Monday, September 02, 2013

Fairmount Cemetery - Then and Now

It's Labor Day today, so as most of the folks in the USA, I had the day off.

The morning started in the cool mid-60s and I figured it was a good day to visit a local cemetery with a rather imposing gatehouse.  A gatehouse which catches one's eye as one rides on busy Alameda Avenue near the intersection of Quebec Street.

Fairmount Cemetery Gatehouse

Fairmount Cemetery Gatehouse
circa 1890-1910
source: DPL: c-123

Being a cemetery, which are places not known to change a lot, it's not surprising that the gatehouse is pretty much the way it was over a hundred years ago.  The steeple tower missing is a shame, in my opinion.  

The gatehouse no longer serves as the main entry point to the cemetery, there's now a driveway to the east of the gatehouse for that purpose.  I rode in with Valencia, my 2011 URAL Patrol Sidecar and parked in the back of the gatehouse to soak in the historic atmosphere.

Driving a little further into the cemetery, one comes upon the Little Ivy Chapel, a very picturesque structure overlooking the older section of the cemetery.

Little Ivy Chapel 

Little Ivy Chapel
circa 1893-1900
source: DPL: z2830

A closeup view of the chapel's towering adornments.

The Chapel stands as proudly as it did over 100 years ago, a testament to its builders, wouldn't you say?

I motored about the older sections of the cemetery, rolling slowing past large and small mausoleum sites engraved with common names and also famous names.  There was even a section designated as the Military Graves section where Colorado's military members rest in peace.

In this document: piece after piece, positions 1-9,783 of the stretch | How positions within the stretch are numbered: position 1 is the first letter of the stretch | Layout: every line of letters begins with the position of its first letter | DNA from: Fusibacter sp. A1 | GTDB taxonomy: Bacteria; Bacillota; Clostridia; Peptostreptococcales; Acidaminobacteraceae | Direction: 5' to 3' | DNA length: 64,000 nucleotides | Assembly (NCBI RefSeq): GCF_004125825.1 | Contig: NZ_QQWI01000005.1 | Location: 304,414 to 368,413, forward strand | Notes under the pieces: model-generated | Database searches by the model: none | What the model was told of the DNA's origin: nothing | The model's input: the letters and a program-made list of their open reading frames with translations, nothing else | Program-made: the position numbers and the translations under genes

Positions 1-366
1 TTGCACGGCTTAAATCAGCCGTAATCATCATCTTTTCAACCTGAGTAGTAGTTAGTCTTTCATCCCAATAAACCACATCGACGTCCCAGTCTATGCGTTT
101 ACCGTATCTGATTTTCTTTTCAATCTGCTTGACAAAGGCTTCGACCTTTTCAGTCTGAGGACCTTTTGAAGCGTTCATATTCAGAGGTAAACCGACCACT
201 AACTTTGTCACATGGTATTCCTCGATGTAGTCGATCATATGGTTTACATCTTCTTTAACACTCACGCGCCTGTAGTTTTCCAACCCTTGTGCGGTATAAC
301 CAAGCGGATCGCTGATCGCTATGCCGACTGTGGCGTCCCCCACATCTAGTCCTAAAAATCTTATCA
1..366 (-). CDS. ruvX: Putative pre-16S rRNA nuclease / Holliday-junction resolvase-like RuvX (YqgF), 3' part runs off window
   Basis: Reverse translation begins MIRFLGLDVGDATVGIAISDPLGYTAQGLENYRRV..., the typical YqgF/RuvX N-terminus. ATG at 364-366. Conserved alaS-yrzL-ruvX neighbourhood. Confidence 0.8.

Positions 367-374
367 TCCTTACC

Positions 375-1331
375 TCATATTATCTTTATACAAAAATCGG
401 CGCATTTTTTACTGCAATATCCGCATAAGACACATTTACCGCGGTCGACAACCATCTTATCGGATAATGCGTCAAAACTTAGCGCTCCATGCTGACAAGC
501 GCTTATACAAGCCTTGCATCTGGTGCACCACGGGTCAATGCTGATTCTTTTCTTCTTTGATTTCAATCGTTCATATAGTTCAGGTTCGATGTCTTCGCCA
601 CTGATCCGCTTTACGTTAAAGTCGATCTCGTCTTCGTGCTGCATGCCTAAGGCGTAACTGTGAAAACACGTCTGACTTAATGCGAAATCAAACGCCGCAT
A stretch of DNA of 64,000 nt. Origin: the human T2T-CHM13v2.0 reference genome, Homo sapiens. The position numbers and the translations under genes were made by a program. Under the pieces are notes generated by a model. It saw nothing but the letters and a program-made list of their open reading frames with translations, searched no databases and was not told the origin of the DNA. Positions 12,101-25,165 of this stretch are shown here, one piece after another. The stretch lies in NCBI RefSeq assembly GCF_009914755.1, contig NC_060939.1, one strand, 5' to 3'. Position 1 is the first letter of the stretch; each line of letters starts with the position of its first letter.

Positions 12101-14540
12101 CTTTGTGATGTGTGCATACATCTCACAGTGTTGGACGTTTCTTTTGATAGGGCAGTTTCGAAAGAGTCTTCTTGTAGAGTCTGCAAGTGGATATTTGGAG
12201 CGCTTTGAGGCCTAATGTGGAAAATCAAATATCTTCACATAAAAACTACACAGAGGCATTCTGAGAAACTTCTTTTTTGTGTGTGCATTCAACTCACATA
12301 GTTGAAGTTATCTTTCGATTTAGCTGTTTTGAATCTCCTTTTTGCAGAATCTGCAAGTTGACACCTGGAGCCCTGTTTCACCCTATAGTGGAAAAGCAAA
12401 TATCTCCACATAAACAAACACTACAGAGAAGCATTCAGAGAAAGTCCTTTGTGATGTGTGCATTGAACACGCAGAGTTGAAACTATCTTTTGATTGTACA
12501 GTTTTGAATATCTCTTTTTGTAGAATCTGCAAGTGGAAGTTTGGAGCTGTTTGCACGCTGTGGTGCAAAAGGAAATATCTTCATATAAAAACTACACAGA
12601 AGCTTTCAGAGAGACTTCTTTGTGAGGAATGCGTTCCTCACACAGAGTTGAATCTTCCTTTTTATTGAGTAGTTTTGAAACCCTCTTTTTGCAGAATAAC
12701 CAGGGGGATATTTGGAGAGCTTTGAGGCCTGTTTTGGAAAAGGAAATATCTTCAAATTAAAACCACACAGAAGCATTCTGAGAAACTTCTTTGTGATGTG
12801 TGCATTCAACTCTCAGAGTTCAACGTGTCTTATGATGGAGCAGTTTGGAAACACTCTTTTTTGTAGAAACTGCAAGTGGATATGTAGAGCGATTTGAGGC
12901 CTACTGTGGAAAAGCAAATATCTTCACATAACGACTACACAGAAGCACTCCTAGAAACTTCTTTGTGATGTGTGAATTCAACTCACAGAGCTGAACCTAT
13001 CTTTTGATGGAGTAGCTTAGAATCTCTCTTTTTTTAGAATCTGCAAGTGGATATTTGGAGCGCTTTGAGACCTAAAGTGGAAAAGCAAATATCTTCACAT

The World War II Section

The early morning sunlight precluded much shooting of the other interesting points in the cemetery, another day at another hour perhaps.  I left the cemetery to the few bicyclists I saw slowly meandering the lanes between the cemetery's sections.

Here's some more information about the Fairmount Cemetery, along with a list of notables buried there: LINK

Here's a link to a series of pictures of the gravestones found in the Fairmount Cemetery: LINK

Update:  Added then and now pics of the Fairmount Mausoleum Building on the southern end of the cemetery:

Fairmount Mausoleum

circa 1920-1930
source: DPL RH-370


SonjaM said...

Isn't that amazing how buildings and architecture outlast us? It's not without a sense of irony that you posted from a cemetery ;-)

The Little Ivy Chapel hasn't changed a bit. Please continue with the Then and Now pics. I find them very interesting.

redlegsrides said...

Thanks SonjaM, I surely will continue as I find these gems.

Not quite the longevity of the older surviving buildings in Europe but still worth a ride to visit.

Lucky said...

Very cool. Yes, I'm also very much enjoying the Then and Now posts.

Trobairitz said...

I too am enjoying the Then and Now posts. Tis a shame the spire is long gone but it is nice that the chapel is so unchanged. You can really tell how much the trees have grown too.

redlegsrides said...

Lucky and Trobairitz, glad you both are enjoying the series....working on some more.

Denver is built on what is known as "High Plains Desert" I believe, so trees were not in great abundance back in the day, not to mention most were cut down to build houses!

Unknown said...


I know you do a lot of research into these "before and after" photos. We don't have a lot of history here. Seems like anything over 20 years old is ripped down and rebuilt.

Too bad that steeple was cut down. It looked better before

Riding the Wet Coast

redlegsrides said...

7sep13: added then/now photo of the mausoleum building at the cemetery that I missed the first time around.

redlegsrides said...

Bobskoot, I agree, the gatehouse looked better with the steeple. Thanks for visiting.